Week Six: The Symbolic Burial

This week, I was extremely fortunate to have been included in one of the most unique events I have ever been to: a symbolic burial. On Thursday, four of us from Khulumani drove to Komatipoort, a town located on the border of Mozambique. 25 years ago, this was the site where 3 men were tortured and killed. Khulumani is working with the family of the deceased Mr. Johannes Sambo. Mr. Sambo was an underground ANC operative who was detained in 1991. He suffered such a violent interrogation, including “tubing”, that he ultimately died. His body was taken and repeatedly blown up with explosives until nothing remained.

As I mentioned in a previous blog, burial in South African culture is extremely important as it provides the means by which the soul can finally rest in peace. When a body is destroyed, it is believed the spirit is trapped and cannot move on to the next world. In cases like Mr. Sambo, where the body has been destroyed, families are required to do a type of symbolic burial in order for the soul to finally be released. These become quite problematic for families though because they must know where the individual was killed in order to perform the ritual. Fortunately, there is an organization who works to find the locations of those killed during that era.

This symbolic burial was divided into two parts. The first part consisted of each family visiting the exact site where their loved one was killed. The Sambo family consists of three young adults, the youngest girl was my age. It was devasting to see the agony they each experienced as they were shown the cell where there father had been tortured to death.  After seeing the cell, we gathered in a circle where a pastor prayed and spread water along the ground as part of the ritual. The group then continued with a traditional song/chant which included dancing in a circle. Some people were even “overcome” by the spirits.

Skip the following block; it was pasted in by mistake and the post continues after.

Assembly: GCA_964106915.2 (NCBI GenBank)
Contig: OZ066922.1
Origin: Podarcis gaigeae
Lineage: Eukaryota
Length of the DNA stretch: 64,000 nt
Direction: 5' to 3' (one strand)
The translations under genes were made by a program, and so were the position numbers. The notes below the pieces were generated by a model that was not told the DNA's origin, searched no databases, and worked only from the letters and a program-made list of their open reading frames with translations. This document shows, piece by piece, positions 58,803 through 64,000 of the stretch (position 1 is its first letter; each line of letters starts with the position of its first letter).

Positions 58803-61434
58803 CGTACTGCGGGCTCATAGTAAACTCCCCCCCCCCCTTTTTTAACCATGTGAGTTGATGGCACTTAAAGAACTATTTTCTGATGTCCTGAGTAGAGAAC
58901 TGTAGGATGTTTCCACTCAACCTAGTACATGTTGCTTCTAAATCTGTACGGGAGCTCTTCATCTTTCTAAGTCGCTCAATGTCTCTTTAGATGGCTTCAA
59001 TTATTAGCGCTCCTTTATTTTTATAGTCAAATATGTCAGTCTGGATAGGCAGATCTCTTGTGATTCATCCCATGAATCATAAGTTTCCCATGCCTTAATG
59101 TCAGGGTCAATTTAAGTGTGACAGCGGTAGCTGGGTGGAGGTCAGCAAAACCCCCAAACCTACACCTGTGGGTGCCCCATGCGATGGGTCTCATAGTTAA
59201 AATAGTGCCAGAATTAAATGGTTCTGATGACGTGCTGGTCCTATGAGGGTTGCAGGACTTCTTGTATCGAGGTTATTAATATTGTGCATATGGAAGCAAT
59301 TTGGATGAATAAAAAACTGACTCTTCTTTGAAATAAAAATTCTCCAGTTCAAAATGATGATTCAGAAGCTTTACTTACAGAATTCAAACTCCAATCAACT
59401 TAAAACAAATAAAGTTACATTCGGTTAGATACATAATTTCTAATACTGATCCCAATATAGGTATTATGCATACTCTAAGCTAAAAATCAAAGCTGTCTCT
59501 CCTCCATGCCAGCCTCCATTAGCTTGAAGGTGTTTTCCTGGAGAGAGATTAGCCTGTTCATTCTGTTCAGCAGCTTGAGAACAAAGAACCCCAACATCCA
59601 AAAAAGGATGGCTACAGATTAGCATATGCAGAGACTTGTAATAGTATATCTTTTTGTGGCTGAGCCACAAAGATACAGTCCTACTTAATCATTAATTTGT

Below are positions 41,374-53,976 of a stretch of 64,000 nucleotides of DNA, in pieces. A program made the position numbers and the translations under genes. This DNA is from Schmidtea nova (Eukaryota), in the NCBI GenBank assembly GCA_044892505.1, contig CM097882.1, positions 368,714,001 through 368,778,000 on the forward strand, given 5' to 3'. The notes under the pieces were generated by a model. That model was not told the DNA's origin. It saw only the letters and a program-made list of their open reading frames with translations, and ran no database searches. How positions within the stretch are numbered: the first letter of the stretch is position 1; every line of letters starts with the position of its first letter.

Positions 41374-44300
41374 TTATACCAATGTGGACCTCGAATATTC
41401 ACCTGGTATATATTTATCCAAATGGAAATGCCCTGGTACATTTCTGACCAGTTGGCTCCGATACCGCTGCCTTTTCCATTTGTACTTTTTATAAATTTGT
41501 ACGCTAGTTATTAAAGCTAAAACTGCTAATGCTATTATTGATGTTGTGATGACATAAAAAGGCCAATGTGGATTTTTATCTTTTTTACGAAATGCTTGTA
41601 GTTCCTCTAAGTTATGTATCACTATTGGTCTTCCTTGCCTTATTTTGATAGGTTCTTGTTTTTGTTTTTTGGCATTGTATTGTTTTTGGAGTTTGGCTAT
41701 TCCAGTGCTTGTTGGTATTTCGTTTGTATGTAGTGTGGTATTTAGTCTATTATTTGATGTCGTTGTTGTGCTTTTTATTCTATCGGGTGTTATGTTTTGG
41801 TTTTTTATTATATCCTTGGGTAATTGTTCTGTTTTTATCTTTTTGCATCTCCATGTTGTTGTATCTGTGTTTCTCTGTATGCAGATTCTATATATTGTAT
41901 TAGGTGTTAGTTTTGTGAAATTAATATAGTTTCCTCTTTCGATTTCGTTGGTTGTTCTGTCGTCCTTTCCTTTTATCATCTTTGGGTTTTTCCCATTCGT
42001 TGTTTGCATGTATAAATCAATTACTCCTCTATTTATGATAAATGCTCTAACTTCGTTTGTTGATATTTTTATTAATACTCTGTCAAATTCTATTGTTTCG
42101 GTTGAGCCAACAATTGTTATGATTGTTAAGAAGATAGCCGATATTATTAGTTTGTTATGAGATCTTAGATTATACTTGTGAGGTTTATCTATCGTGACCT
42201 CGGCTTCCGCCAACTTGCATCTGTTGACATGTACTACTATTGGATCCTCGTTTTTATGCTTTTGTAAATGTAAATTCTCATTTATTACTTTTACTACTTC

We did this for each site. One of the sites actually took us up into the mountains that border South Africa and Mozambique. This was a treacherous dirt road which required us to get transported in military vehicles. We bounced around in the back of a military truck for about an hour, getting covered in dust, as we climbed slowly to the site. I could look out the back of the vehicle and see the fence which divided South Africa from Mozambique. Yet another new experience!

The second phase of the burial process required the families to return to Freedom Park, a memorial located in the city of Pretoria, another 5 hours from Komatipoort. The families bent down before the gates of freedom park, did another chant, and spread water over the ground, before making their way up to the memorial site.

This site consisted of a circle of large stones, each from a different province in South Africa where a horrible massacre occurred. Three different men, representing different religions, got up to speak, while the families kneeled down before the circle. They then began to sing while a woman took different liquids and poured it on each of the large stones.

The two-day adventure concluded with a wonderful dinner, consisting of traditional African food that I had yet to try since arriving here. The families each were relieved, finally able to experience some closure after the loss of their loved one.  I am so grateful to have been included in this process. It allowed me to truly get a glimpse of the real South Africa and it is something I will never forget.